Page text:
My grandfather was my woodworking mentor when I was growing up.  He was very patient and realized that you learn from your mistakes and experimenting.  He would show me how to make things and all the safety do’s and don’t’s.

The equipment I learned on didn’t have safety guards.  They were built in an era there attention and common senses were what kept all your digits. My Grandfather was a Patternmaker for 50 years.  He worked with wood and had lots of stories he would tell us as we were growing up.  My Grandmother was always fascinated that he died with all his fingers.  Most Patternmakers would loose parts of their fingers at some point in their lives.  Eventually I would go off and spend hours in his workshop making things.  Curiosity usually got the best of him and he would find an excuse to come and see what I was doing. 

My grandfather had a favourite finish for the wooden items we turned on the lathe.  Coal Oil.  Yes, the oil extracted from coal.  It did make the grain stand out and make the wood smooth.  We never made an ash tray.  I don’t know why he showed me how to apply Coal oil, all the things he made for his house was finished in shellac. 

After I was married, he and I were making a dining room table.  It had a round top, 42" in diameter.  I was going to turn the top of the table on a lathe to round it to a perfect circle.  I used his tools and glued and marked out the circle on the wood.  We managed to rough cut the circle on the bandsaw.  We mounted it on the lathe and turned it on.  Because my table wasn’t perfectly balanced, the lathe started to bounce around the basement.  We turned it off.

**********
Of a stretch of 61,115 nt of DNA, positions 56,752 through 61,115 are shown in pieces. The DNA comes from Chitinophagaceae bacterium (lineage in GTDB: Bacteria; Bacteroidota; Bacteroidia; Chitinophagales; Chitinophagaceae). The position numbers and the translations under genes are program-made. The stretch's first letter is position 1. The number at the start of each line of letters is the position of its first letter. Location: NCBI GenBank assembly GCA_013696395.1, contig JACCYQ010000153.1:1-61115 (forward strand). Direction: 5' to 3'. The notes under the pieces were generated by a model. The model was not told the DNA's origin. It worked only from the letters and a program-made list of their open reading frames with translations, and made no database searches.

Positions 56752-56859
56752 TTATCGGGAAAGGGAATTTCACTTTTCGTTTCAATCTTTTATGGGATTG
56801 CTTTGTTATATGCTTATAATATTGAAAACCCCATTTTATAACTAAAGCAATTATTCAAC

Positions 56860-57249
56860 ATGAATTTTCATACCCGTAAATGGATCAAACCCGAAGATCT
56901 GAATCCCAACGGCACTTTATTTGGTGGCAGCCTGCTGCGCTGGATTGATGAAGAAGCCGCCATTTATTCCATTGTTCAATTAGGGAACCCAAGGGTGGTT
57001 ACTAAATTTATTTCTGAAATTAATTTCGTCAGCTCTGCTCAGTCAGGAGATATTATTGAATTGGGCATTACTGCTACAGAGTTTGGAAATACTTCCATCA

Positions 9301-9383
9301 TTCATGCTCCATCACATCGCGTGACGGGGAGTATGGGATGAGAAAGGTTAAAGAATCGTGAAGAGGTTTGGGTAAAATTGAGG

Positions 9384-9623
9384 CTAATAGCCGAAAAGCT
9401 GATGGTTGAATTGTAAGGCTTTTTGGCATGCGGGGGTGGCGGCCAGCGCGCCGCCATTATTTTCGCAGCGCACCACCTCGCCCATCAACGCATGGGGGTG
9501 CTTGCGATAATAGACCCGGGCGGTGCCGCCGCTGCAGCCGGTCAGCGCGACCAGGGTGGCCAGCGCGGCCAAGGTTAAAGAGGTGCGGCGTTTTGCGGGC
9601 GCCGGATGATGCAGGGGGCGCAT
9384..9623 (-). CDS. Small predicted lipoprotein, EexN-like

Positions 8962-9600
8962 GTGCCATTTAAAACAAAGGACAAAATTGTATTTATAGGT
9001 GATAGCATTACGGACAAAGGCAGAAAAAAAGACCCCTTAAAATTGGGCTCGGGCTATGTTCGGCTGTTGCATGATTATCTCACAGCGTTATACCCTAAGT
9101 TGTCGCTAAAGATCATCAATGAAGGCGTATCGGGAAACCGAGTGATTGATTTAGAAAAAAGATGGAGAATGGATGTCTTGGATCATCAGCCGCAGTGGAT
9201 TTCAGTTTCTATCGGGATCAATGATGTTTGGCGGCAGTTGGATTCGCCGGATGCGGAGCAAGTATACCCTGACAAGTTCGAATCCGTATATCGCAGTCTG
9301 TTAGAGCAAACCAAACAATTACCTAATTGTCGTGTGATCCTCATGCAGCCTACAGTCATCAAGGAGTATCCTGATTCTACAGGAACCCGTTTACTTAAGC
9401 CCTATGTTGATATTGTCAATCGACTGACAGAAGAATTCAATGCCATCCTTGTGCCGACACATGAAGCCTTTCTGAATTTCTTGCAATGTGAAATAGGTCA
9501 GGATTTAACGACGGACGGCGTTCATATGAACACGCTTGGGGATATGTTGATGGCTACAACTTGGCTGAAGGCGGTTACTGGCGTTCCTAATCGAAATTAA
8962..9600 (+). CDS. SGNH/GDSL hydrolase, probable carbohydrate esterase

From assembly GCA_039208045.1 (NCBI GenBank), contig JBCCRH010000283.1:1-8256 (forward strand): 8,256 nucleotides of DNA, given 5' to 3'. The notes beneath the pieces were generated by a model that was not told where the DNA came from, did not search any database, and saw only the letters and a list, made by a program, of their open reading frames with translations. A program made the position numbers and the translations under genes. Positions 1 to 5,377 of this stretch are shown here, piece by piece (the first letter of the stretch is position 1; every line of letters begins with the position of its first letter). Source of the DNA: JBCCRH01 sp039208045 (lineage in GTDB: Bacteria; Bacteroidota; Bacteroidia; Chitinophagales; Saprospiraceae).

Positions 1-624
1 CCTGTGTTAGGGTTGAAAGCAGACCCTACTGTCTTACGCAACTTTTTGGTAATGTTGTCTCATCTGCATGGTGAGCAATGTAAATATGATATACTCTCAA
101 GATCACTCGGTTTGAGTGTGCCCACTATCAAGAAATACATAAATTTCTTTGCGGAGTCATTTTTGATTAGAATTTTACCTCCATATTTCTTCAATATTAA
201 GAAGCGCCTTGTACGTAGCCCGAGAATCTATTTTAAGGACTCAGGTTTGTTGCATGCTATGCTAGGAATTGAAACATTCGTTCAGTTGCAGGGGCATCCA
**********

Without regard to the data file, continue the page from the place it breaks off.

We spent some time and came up with a solution.  Take a 2" x 4" piece of lumber and jamb it between the top of the lathe table and the ceiling joist.  It was stuck, there was no way it would move.  I turned on the lathe.  As it started to rotate faster and faster, the house began to vibrate.  It vibrated more and more as the table turned faster and faster.  I dove for the switch.  I turned it off before the house shook off its foundation.    

As the lathe slowed, my heart was pounding and I look at my grandfather standing there, laughing, laughing so hard he couldn't breath.    My life, and the lives of the others upstairs were flashing before our eyes, and he was having a trip down memory lane.  Apparently he was reminded of a time when he was working as an apprentice.

This was the last item I made with him, he died a few months later.